Transformers Review: Ricochet (Alternators)

Intro:
            I have to admit, Ricochet is one of those characters that I am not really that familiar with. He never even appeared in the original G1 animations.
            In 1987, a Japanese-exclusive Ricochet figure was released under the name Stepper, which was a redeco of Jazz. There had never been a Hasbro release.
            In fact, most Ricochet/ Stepper releases have been by Takara. So generally, when Ricochet was announced to be a part of the Hasbro’s Alternator’s line, I was quite surprised.
            I’ve been trying to hunt down a Subaru Impreza WRX mold ever since 2006. I was quite lucky to actually bump into Ricochet late 2014 at a hobby store, but only came to purchase it in January 2015.
            The Alternators have been one of my most favorite Transformers line ever. They are known to have very detailed vehicle mode – to the point that many may even mistake it for a model car.
            I am quite excited about this purchase, so let’s get on with the review.

Alternate Mode:
            Well, the alternate mode is that of Subaru Impreza WRX, and it has that fiery motive that is closely associated to Ricochet.
            As with most Alternators, he is very intricately designed to mimic actual model cars. It has rubber wheels; front wheels turn left and right; it has engine block; the hood, doors and trunk opens; and there are seats, gears, steering wheel and proper dashboard inside.
            This is as realistic as a Transformers model cars can get – something I really miss from the Transformers franchise.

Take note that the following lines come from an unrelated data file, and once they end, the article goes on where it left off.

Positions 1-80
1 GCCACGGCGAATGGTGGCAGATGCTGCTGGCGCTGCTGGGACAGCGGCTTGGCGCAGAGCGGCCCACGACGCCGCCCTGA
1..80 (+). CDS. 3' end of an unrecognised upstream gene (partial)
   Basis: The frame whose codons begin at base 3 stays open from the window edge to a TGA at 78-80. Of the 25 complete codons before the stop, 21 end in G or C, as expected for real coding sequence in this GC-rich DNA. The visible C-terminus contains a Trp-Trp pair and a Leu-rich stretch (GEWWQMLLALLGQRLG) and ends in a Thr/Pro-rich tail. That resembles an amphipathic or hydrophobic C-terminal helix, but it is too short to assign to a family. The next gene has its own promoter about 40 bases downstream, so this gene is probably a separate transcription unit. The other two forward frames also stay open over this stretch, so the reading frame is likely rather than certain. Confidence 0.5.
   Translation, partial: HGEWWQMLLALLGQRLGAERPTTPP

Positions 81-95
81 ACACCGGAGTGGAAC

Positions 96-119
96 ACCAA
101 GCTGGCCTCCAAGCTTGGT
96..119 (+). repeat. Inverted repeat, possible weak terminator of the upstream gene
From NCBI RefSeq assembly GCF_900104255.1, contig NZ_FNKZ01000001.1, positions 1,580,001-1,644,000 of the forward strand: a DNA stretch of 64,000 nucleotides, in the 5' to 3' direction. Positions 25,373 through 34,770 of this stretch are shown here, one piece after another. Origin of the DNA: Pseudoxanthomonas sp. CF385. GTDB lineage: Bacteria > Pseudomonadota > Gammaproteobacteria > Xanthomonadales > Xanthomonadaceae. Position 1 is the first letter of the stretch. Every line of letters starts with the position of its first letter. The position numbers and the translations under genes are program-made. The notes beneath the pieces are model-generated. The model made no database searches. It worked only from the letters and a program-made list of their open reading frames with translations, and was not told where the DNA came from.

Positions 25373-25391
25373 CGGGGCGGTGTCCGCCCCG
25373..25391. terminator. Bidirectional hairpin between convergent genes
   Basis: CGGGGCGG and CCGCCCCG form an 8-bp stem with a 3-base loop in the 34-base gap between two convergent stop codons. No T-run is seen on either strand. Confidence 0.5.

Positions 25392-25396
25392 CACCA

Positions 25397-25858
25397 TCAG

The fiery motives are painted on, not some applied stickers, just in case if you’re wondering.
            Ricochet has a New Jersey Garden City license plate with his name on it – yet another good touch.
            The steering mechanism is also different from other Alternators. While the idea of magnets was already used in Windcharger’s steering mechanism, Ricochet steering mechanism actually closely mimics Mirage, with the pegs and hooks being replaced with magnets.
            All in all, I am quite happy with the vehicle mode.

Robot Mode:
            If the vehicle mode was awesome, the robot mode is off-the-roof. Being a Bluestreak/ Silverstreak retooled, Ricochet literally has their looks.
            As with most Alternators/ Binaltech figures, the hood becomes his chest, the doors become his sort of shoulder shields.
            The black and white color scheme, with fiery motives mesh very well together, and it really does give a good contrasting look.
            Articulation-wise: the head is on ball joints; the shoulders are on several types of joints that allow all range of movements; the elbows are double-jointed; the wrists and hips are on ball joints; waist joints; knees bend, but due to the sheer size of the feet, it’s not really easy to use; the ankle joints are quite high, and they all the feet to tilt down and back up; and finally the toe and heel pieces tilt down and back up.
            The robot mode has all the basic articulations that could make a robot good. If only there were rotational joints on the arms and legs, he would’ve been great.
            All-in-all, it’s still a wonderful figure.

Overall:
I love this figure. I love the Alternator – the entire series – as a whole. Despite all the hype about the current Masterpiece cars, I would actually opt for any Alternators, anytime. I am really of the opinion that the Alternators are vastly more superior than any Masterpiece figures, in terms of the amount of details and realism put into the vehicle modes; although Masterpiece do win in terms of robot mode screen accuracy.
Anyways, I still love Ricochet, and I do highly recommend him to any Transformers fans.
Highly recommended.


            Final verdict: 9.5/10. 
 TeenCom

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